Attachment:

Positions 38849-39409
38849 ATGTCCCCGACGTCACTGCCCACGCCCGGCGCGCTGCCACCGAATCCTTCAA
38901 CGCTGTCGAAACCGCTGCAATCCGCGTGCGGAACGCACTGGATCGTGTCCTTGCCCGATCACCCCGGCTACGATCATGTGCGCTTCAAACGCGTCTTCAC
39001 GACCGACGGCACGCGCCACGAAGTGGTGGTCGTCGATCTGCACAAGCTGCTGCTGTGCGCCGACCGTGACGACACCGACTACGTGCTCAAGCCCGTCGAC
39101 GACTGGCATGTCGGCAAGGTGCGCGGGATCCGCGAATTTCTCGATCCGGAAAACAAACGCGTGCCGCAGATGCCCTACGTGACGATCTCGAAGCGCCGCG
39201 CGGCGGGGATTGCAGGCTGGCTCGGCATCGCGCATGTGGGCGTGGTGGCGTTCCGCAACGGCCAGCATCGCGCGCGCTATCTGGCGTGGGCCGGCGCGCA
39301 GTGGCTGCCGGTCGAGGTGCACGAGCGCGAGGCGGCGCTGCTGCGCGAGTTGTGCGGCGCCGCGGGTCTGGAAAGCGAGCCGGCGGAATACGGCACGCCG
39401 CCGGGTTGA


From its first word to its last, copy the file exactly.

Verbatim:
Positions 38849-39409
38849 ATGTCCCCGACGTCACTGCCCACGCCCGGCGCGCTGCCACCGAATCCTTCAA
38901 CGCTGTCGAAACCGCTGCAATCCGCGTGCGGAACGCACTGGATCGTGTCCTTGCCCGATCACCCCGGCTACGATCATGTGCGCTTCAAACGCGTCTTCAC
39001 GACCGACGGCACGCGCCACGAAGTGGTGGTCGTCGATCTGCACAAGCTGCTGCTGTGCGCCGACCGTGACGACACCGACTACGTGCTCAAGCCCGTCGAC
39101 GACTGGCATGTCGGCAAGGTGCGCGGGATCCGCGAATTTCTCGATCCGGAAAACAAACGCGTGCCGCAGATGCCCTACGTGACGATCTCGAAGCGCCGCG
39201 CGGCGGGGATTGCAGGCTGGCTCGGCATCGCGCATGTGGGCGTGGTGGCGTTCCGCAACGGCCAGCATCGCGCGCGCTATCTGGCGTGGGCCGGCGCGCA
39301 GTGGCTGCCGGTCGAGGTGCACGAGCGCGAGGCGGCGCTGCTGCGCGAGTTGTGCGGCGCCGCGGGTCTGGAAAGCGAGCCGGCGGAATACGGCACGCCG
39401 CCGGGTTGA